Invest COS, run by the Colorado Springs Chamber of Commerce & EDC's Rachel Beck, brought in $447,645, while Springstaxpayers.com raised only $35,635, a big chunk of which came from Americans for Prosperity.

The biggest single donor to Invest COS appears to be the Housing and Building Association of Colorado Springs, a group of builders, developers and other businesses involved in development.

The HBA gave $37,500 to the stormwater "vote yes" group. In 2015, when voters approved the 2C road tax, the HBA gave $10,000 to Springs Citizens Building the Future, the "vote yes" group.

Some observers have argued that had the city not given developers a pass on stormwater infrastructure over the years, we wouldn't be in the predicament we're in — facing a backlog of some $400-plus million in drainage needs. The counterpoint argument notes that several decades ago, drainage strategies were dramatically different than best practices today.

Back then, the idea was to get rid of runoff ASAP, which meant building concrete channels to funnel water to streams and creeks. Today, urban designers says it's a better practice to hold the water back in drainage ponds and wetlands, which reduces the sediment that washes into creeks and, ultimately, rivers.

Regardless, we asked the HBA's CEO Renee Zentz why the HBA pumped so much money into the stormwater measure, which, starting July 1, 2018, will charge every household $5 a month, and owners of nonresidential property $30 per acre per month.

She says via email:
The Colorado Springs Housing and Building Association supports many community initiatives that will improve our City. Not only did CSHBA support 2A, our Board of Directors also voted to support other ballots issues such as:
- Issue 1A and the RTA Override to improve Interstate 25
- School District 11, 3, and 12

CSHBA has always been an active supporter of ballot items that will benefit the community. Specifically related to storm water, a significant number of the 71 projects listed are for locations within existing neighbors that were developed decades ago without the current City standards. These improvements benefit the City as a whole. This was a widely endorsed initiative from diverse groups/organizations, I would hope that is story worthy. 

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El Paso County GOP names new executive director

Posted By on Tue, Nov 14, 2017 at 11:08 AM

Sebastian takes the reins at county GOP. - COURTESY OF CASSANDRA SEBASTIAN
  • Courtesy of Cassandra Sebastian
  • Sebastian takes the reins at county GOP.
The El Paso County Republican Party has a new executive director, Cassandra Sebastian, after a period of months without a director.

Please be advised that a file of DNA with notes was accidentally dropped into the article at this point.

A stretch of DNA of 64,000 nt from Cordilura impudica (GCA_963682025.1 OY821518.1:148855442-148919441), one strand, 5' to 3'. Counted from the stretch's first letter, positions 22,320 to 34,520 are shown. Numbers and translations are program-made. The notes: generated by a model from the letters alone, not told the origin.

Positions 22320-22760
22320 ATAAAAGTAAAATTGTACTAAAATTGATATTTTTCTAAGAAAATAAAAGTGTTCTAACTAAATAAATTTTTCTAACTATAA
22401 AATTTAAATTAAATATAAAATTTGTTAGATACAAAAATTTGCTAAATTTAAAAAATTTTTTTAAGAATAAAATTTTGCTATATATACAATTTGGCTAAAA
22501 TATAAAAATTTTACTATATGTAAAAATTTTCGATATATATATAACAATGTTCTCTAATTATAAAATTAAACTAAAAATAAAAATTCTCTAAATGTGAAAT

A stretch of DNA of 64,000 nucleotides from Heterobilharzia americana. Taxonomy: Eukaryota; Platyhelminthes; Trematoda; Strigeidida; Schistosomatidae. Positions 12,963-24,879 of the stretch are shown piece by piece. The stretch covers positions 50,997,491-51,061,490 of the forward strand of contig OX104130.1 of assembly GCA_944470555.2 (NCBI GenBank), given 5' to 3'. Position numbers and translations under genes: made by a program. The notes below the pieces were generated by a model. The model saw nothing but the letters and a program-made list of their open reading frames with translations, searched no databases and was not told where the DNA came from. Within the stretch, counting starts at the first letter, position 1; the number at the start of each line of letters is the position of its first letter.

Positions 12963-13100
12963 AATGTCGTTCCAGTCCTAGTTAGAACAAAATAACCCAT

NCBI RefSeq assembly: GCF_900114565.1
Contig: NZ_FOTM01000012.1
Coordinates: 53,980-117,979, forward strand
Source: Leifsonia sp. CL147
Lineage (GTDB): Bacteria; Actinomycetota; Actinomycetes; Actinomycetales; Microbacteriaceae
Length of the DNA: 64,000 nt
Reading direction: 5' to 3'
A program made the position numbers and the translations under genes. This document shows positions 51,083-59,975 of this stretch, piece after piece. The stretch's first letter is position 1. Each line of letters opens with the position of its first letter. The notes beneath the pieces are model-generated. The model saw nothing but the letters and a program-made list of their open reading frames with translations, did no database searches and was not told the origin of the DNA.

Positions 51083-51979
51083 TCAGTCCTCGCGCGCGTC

The announcement was made by party chair Josh Hosler:
It is with great excitement that I introduce the new Executive Director of the El Paso County Republican Party, Cassandra Sebastian.

Cassandra has been involved with the Party since 2011, when she helped to found the College Republicans at the University of Colorado, Colorado Springs.

Cassandra graduated with a B.A. from UCCS in 2014, where she focused on the American founding and, more specifically, The Federalist Papers. She then applied and was accepted into the Leadership Program of the Rockies, which she graduated from in 2015.

After completing LPR, Cassandra founded and served for two years as the president of Springs Liberty Toastmasters. She has served on several candidate campaigns and worked for several political nonprofits (I Am Created Equal & The Program for Preserving a Free and Prosperous Society), doing research, social media, communications, events, and fundraising.

Please join Vice Chair Mary Bradfield, Secretary Kit Roupe, Treasurer Linda Potter, and myself in welcoming Cassandra to the El Paso County Republican Party leadership. We are excited for her to bring her ideas and experience to our team and our county.

Feel free to contact Cassandra at executivedirector@gopelpaso.com.

As always, thank you for your continued support. We are working hard to build an infrastructure that will deliver a big victory and grow freedom in 2018!
The previous executive director was Daniel Cole, who's been working with the state party since earlier this year when Jeff Hays was elected state chairman.


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Monday, November 13, 2017

Monument woman sues city for defamation over Drake Power Plant

Posted By on Mon, Nov 13, 2017 at 5:22 PM

Drake Power Plant south of downtown is at the center of a lawsuit. - FILE PHOTO
  • File photo
  • Drake Power Plant south of downtown is at the center of a lawsuit.